But the National “Catholic” Reporter is supposed to be, well, Catholic. It is supposed to shed the light of Catholic Social Teaching so that those Awful Right-Wingers who practice the politics of personal destruction will understand true Peace and Justice. Yet viewed from a Catholic rather than a purely journalistic perspective, I can see no justification whatsoever for this shameful slime job. None.

Shea went on to argue, in all seriousness, that the Reporter‘s reporting violated the Sacrament of Confession. Over at the Envoy weblog (which doesn’t have permalinks) Patrick Madrid didn’t go quite as far but raised questions that the story might promote the sin of detraction.

Right now, most everybody who voiced objection to the Reporter story is backtracking but the opposition to the the idea of the story even being exposed in the first place was both real and deeply felt. Interviewing Patrick Madrid for the story (and I’d like to break from journalistic objectivity for a second to say that he came across as the nicest guy) I asked him if there was a tension between Catholicism and journalism. It is to his credit, I think, that he paused and then answered honestly: “I don’t think there’s a tension between Catholicism and good journalism.” Later in the same exchange, he said that he spoke up because he wanted to discourage “needless trafficking in the details” of the story, particularly the salacious aspects.

Rod Dreher, outspoken crunchy conservative Catholic assistant editorial page editor at the Dallas Morning News, had a different point of view. In an e-mail he replied to Shea’s original broadside:

What it gets down to is this question: Can one be both a good journalist and a good Catholic? I fail to see why a journalist, Catholic or not, has to pay any attention to whether or not a public figure like Deal Hudson has gone to confession over his sins. The issue in this case was the sordid and abusive past of a conservative Catholic leader who had placed himself in an advisory capacity to the president of the United States, specifically in an effort to get him re-elected by telling him how to appeal to Catholics. That’s a news story.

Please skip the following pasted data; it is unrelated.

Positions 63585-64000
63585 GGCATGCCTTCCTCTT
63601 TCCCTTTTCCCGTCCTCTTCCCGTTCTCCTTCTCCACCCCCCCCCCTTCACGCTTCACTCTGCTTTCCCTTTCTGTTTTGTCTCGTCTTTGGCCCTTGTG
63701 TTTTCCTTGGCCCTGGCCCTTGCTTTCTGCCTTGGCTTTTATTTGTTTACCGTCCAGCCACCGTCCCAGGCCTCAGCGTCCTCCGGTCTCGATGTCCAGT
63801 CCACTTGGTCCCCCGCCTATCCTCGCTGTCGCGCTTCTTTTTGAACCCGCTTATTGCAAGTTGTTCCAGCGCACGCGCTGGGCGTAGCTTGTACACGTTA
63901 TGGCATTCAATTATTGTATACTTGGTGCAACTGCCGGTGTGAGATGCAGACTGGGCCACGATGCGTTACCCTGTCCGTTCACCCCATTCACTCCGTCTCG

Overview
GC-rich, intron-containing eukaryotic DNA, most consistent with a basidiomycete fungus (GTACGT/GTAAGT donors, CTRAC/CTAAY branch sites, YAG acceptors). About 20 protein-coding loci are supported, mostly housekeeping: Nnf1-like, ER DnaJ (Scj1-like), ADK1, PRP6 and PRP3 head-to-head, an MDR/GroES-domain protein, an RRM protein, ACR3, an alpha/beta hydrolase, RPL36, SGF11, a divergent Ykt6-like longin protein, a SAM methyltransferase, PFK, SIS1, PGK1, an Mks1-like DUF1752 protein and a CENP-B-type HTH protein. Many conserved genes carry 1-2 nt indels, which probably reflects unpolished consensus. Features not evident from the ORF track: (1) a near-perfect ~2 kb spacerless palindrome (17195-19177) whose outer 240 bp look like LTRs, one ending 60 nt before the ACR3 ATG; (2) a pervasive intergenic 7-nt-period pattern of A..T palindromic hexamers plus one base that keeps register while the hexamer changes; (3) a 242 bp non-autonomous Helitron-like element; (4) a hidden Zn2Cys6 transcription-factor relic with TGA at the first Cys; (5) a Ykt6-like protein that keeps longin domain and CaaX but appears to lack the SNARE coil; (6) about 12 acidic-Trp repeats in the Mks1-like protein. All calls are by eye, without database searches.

You think?

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About Jeremy Lott

JeremyLott.jpgJeremy Lott has written about religion for many periodicals, from The Washington Post to Christianity Today to the late great Linguafranca. He is a contributing editor to Books & Culture and his feature story on the Christian culture industry, “Jesus Sells,” was collected in The Best Christian Writing 2004. His career so far includes stints at several magazines, from Reason to The American Spectator, and his journalism has appeared in a number of foreign publications in Canada, Australia and the Netherlands.

Jeremy is a convert to the Catholic Church. He divides his time between Lynden, Washington, a small Dutch Reformed town near the Canadian border, and Fairfax, Virginia. His bachelor’s diploma in biblical studies from Trinity Western University arrived in the mail after he accidentally graduated.

Jeremy wrote for GetReligion from September 2004 to July 2005. He is now writing a book about hypocrisy.

The American Spectator
Books & Culture
The Christian Science Monitor
Colby Cosh
The Economist
“Jesus Sells”
Mark Shea
The Spectator (U.K.)

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Path of the Storm II: Was it something we did? Or said?

JeanneAll together now: Charley and Frances and Ivan and Jeanne.

It kind of sounds like a Cold War-era Southern sex farce movie from the 1960s, doesn’t it?

Suffice it to say that people down here in the fifth or sixth ring of Florida are not laughing at the moment. Hurricane Jeanne has turned straight toward us and may hit as a Category 4. I think I read somewhere that Texas was hit by four hurricanes in 1886 or something like that. This will be number four for Florida. One more and we can chant: We’re number one. We’re number one.